Guest post by Esther Cuschieri Huy, Birdlife Malta

Today we feature a write-up with some really cute and interesting facts about three particular seabirds species common in Malta; and we’ll understand how even the survival of these species is threatened by human recklessness and global climate change. 

The Mediterranean Sea is an important area for seabirds, both migratory and endemic. So much so, that the unsuspecting, tiny archipelago of Malta, has its own special trio of seabirds that breed in surprising numbers along the cliffs.

Photo credit: Mediterranean Storm Petrel (Paulo Lago)
The Mediterranean Storm Petrel, the smallest of the breeding seabirds in the Mediterranean, crams its largest breeding colony of approximately 5000-8000 pairs onto the small islet of Filfla off the south coast of Malta. 
The Yelkouan Shearwater, the focus of the Birdlife Malta Project – LIFE Arċipelagu Garnija, has an estimated 1700-2500 pairs along the Maltese cliffs. 
Approximately 5000 pairs of Scopoli’s Shearwater, formally known as the Cory’s Shearwater, take up the high cliff edges, created another globally significant population of seabird on this tiny island.
Photo credit: Yelkouan Shearwater (Victor Paris)
Apart from having signifcant breeding colonies in Malta, these three seabirds share several other characteristics and habits. All three species are monogamous, pairing for life and often in the same nests. Yelkouans are the earliest breeders, arriving as early as October. As their egg-laying reaches its peak in late February / early March, the Scopoli’s start to arrive, with the peak of their season being mid May. This difference in timing allows these birds to colonise areas in generally peaceful proximity. Finally, the Storm Petrels make their appearance in March, with their earlier breeders starting in May and their latest from July to mid October. All three species feed on a diet of fish, squid and crustaceans. GPS tracking of individual birds throughout the breeding seasons by BirdLife Malta and others, demonstrates the vast distances these birds travel for food, and gives a good indication of how the entire Mediterranean is utlised by these birds for breeding success.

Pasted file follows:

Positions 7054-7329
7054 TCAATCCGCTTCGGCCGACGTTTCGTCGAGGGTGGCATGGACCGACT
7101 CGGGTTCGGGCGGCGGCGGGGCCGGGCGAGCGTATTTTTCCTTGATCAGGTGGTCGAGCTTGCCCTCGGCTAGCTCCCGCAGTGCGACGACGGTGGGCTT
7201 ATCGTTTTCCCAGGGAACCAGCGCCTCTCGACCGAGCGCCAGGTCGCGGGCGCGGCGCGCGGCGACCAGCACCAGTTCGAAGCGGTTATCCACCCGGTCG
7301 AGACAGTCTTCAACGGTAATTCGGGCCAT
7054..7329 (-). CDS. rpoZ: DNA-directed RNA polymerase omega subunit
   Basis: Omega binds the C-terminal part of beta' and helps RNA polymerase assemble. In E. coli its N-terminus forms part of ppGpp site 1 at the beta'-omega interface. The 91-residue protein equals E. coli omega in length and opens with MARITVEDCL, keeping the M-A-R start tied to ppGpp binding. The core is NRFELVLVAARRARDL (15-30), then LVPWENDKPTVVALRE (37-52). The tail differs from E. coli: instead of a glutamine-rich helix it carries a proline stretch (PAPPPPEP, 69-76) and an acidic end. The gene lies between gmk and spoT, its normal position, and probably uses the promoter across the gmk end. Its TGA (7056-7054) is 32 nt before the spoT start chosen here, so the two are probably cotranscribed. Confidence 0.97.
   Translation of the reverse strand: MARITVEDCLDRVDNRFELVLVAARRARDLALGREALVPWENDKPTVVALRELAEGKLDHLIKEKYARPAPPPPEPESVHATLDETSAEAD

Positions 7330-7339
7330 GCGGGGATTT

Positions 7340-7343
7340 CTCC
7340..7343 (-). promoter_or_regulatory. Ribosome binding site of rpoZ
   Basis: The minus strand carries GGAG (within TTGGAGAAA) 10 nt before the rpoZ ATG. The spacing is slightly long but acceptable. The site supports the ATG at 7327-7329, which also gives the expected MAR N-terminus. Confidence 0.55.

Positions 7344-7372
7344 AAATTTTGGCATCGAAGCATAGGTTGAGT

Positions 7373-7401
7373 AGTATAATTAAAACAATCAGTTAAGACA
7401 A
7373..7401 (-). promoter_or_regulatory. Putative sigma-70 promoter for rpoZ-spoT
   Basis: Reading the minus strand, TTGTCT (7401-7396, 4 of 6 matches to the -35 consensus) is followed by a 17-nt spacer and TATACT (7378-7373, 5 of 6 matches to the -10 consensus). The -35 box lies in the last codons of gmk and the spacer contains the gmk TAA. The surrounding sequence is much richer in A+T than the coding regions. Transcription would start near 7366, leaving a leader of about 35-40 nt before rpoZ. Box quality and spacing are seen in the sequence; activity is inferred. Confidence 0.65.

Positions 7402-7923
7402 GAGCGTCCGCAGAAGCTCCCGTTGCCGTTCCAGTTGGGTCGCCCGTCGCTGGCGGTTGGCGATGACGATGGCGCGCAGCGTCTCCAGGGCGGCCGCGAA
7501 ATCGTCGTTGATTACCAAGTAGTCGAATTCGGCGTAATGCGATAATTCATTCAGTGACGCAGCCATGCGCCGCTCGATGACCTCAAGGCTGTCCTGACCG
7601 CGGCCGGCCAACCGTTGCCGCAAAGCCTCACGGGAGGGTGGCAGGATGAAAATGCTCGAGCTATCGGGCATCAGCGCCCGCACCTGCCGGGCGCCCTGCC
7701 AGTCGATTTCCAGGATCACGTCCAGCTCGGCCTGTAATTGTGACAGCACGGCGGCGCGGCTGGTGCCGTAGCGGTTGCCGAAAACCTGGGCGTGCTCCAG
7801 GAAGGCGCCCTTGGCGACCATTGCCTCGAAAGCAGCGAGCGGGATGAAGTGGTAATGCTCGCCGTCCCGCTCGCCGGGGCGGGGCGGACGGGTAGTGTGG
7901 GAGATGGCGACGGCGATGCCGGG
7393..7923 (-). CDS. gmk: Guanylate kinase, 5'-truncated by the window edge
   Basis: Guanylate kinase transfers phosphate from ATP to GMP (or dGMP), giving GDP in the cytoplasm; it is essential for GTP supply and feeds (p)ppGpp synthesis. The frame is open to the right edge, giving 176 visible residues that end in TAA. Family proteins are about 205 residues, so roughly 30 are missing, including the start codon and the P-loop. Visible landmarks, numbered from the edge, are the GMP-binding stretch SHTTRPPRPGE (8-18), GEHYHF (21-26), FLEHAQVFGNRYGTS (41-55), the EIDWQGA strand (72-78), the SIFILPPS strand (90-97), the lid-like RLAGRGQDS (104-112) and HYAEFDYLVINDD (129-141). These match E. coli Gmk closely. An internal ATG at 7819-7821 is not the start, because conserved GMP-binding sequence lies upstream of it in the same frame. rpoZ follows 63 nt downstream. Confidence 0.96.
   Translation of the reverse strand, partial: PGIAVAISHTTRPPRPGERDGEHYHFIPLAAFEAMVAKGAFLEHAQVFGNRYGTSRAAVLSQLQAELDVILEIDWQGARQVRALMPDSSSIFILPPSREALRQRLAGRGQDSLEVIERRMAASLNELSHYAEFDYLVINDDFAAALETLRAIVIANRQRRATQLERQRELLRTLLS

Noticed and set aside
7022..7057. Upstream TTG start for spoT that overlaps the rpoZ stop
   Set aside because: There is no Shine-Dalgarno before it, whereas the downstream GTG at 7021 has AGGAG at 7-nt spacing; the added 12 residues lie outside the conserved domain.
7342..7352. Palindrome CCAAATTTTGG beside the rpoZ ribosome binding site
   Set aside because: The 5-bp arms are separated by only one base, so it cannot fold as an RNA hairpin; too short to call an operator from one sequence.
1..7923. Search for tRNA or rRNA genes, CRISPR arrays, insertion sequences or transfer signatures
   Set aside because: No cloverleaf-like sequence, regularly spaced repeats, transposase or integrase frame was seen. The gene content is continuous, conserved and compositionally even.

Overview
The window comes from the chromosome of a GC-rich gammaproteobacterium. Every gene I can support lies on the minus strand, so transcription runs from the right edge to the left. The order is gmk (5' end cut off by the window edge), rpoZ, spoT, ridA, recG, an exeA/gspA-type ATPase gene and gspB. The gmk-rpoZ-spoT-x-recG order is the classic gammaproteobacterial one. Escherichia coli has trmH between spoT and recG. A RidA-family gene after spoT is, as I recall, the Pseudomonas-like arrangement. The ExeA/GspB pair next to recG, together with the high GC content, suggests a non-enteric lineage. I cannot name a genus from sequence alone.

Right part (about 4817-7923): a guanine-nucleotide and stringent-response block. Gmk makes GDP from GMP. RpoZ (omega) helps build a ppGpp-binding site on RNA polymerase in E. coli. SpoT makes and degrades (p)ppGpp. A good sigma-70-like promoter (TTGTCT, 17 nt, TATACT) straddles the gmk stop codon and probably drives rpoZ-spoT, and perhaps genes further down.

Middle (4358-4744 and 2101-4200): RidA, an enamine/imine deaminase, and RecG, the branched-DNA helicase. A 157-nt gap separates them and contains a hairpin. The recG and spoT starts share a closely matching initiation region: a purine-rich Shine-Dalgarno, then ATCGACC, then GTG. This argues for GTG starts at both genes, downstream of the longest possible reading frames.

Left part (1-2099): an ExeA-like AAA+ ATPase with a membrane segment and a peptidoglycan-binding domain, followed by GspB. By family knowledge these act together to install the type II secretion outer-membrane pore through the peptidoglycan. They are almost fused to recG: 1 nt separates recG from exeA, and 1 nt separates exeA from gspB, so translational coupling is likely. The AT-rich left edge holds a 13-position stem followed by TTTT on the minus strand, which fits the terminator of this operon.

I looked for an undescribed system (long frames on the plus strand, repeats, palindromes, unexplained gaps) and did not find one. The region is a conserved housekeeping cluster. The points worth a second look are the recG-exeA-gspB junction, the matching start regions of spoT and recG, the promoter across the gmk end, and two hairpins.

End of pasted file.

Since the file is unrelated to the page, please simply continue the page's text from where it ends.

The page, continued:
Photo credit: Scopoli’s Shearwater (Birdlife Malta)
Years of research by BirdLife Malta shows that all three species are threatened by invasive predators, light pollution and disturbance during their breeding season. Introduced predators, particularly rats, are a well-known cause of population decline in various seabirds species. 
Photo credit: Feeding map of a Yelkouan Shearwater (Gatt et al, 2019)
Other threats, such as marine pollution, incidental capture in fishing lines and climate change could have an additional impact on the future success of these three species. An increase in severe weather events due to the climate change could drastically alter or destroy breeding sites, forcing birds to move into less suitable or crowded areas. More storms could see an increase in ship bunkering, increasing light pollution around colonies and affecting the adults return to their chicks. 
Photo credit: Light pollution viewed from an occupied cave (Birdlife Malta)
Another surprising threat to these seabirds is the result of human neglicence. Organic waste from picknicking and camping sustains invasive rat predators during and outside the breeding season. It is hoped that continued outreach with the general public and working with local authorities that waste management will improve in these areas. 
Hence the importance to continue to raise awareness about the fact that every of our action has a consequence, sometimes far beyond what we can comprehend. Thanks to the several individuals and the local councils who take the initiative and organise clean-ups in, we are seeing the rise of responsible citizens.

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